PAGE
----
DFAT Australian Development Research Awards Scheme (DFAT Agreement 66442)


  • Associate Professor Anne Brown (Principal Research Fellow, RMIT University)
  • Dr Volker Boege (Fellow, UQ)
  • Dr Charles T Hunt (VC Senior Research Fellow, RMIT University)


  • Prof. Kwesi Aning (Director of Faculty of Academic Affairs and Research, KAIPTC)
  • Dr Thomas Jaye (Deputy Director for Research, KAIPTC)
  • Ms. Nancy Annan (Research Associate, KAIPTC)


This project is investigating the nature and scope of non-state actors’ contribution to security, peace and justice in Ghana and Liberia, and their interaction with state and international groups and institutions. Non-state, societal providers of security are a fundamental part of how security and justice work for people on the ground in much of sub-Saharan Africa. A better understanding of these dynamics is a pre-requisite for constructive support of social peace, effective governance and sustainable economic and social development.

The project was awarded a total of $704,309 in funding as part of the DFAT Development Research Awards Scheme. Central to the design and conduct of the project is a partnership with researchers at the Kofi Annan International Peacekeeping Training Centre in Ghana (KAIPTC), a Centre of Excellence for training, education and research in peacekeeping and security.

Fieldwork will employ a multi-sited case study approach using qualitative, ethnographic research methods in two rural areas and two urban areas of Liberia and Ghana, respectively. They provide a strong basis for investigation and comparison. Both countries have long histories of customary governance systems; in both states customary authority is formally recognised, however relations between customary and state bodies are weak and highly problematic. Relations between populations and state security institutions on the ground are often tense. In both states a range of non-state providers of security have also emerged, creating complex pictures of peace, security and justice provision. The modern histories of the two states also provide strong contrasts, with Liberia suffering protracted civil conflict and Ghana broadly stable and growing economically; peace, security and justice, however, are pressing and core issues in both places.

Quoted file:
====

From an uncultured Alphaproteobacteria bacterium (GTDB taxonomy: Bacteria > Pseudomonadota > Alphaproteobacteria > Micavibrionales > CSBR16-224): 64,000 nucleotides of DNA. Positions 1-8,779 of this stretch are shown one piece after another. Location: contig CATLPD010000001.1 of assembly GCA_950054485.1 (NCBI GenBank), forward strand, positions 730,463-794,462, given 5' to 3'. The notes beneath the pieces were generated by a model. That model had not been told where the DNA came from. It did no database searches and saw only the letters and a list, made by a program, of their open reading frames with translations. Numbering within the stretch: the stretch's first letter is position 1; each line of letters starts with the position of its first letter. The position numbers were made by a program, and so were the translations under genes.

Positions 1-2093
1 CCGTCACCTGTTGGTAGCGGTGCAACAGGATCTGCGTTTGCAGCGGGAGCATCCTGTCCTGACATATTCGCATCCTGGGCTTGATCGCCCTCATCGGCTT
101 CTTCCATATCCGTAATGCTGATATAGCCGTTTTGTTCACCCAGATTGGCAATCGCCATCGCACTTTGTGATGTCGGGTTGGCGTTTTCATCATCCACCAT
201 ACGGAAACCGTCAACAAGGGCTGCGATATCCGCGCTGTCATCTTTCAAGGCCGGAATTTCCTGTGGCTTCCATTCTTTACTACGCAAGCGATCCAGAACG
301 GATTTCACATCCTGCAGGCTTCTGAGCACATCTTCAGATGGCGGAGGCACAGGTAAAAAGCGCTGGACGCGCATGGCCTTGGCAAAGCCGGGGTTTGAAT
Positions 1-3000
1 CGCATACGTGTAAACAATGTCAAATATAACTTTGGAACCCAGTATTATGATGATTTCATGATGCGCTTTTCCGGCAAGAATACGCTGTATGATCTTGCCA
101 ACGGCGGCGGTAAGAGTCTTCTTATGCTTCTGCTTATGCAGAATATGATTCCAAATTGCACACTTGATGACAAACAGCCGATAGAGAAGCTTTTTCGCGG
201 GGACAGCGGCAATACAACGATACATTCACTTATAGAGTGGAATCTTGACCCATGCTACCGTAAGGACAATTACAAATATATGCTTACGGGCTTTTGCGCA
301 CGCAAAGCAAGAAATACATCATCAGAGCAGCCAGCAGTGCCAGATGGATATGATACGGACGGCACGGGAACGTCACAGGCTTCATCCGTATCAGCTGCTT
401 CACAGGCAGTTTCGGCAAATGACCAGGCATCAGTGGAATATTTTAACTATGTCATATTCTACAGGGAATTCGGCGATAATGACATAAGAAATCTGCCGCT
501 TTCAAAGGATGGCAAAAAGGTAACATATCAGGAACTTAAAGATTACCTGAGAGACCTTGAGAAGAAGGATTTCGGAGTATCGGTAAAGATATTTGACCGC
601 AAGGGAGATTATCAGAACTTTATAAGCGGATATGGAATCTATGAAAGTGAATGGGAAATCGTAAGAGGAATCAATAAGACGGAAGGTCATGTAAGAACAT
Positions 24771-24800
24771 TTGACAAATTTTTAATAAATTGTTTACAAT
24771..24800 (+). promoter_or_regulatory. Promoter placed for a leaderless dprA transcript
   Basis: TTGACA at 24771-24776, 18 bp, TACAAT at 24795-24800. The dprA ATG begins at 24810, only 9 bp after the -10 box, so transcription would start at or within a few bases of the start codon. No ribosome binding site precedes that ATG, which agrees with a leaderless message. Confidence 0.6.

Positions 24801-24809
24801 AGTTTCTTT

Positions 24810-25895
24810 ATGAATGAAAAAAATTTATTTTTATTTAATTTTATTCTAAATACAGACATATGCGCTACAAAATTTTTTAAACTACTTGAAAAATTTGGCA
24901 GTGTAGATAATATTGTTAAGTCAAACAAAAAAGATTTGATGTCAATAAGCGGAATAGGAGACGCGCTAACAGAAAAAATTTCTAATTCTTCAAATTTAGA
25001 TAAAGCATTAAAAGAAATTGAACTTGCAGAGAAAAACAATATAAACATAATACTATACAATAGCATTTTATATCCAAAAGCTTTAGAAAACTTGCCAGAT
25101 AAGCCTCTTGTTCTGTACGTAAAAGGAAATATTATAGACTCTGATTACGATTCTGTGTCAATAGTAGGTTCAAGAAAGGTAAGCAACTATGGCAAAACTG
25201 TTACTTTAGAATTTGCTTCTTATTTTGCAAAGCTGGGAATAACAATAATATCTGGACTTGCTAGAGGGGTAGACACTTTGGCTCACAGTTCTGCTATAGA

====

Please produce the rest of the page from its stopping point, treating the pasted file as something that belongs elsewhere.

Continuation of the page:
The research process is expected to lead to a range of outputs, such as:

  • Academic publications: edited book, peer-reviewed journal articles
  • Series of workshops in the region bringing together a cross-section of stakeholders
  • Capacity development through supervised field research experience and mentorship for a small team of junior researchers at institutions in Ghana and Liberia.
  • Collection of policy briefs tailored to the needs of different audiences (i.e. DFAT, national policy bodies in Ghana and Liberia and relevant regional organisations)
  • Dissemination and sharing of research findings at international conferences
  • Engagements with the local and international media
  • Final overview report of findings and conclusions for AusAID

Furthermore, the project includes an outreach, research communication and engagement strategy that will guide efforts to stimulate discussion and exchange within and among three key constituencies:

  • Relevant national policy communities, including government policy makers and practitioners, advisors and scholars, in Ghana and Liberia;
  • Non-state providers of security and justice, particularly those sources active in the fieldwork sites; and,
  • Relevant international ‘knowledge’ and policy communities, including donor agencies, government officials and scholars.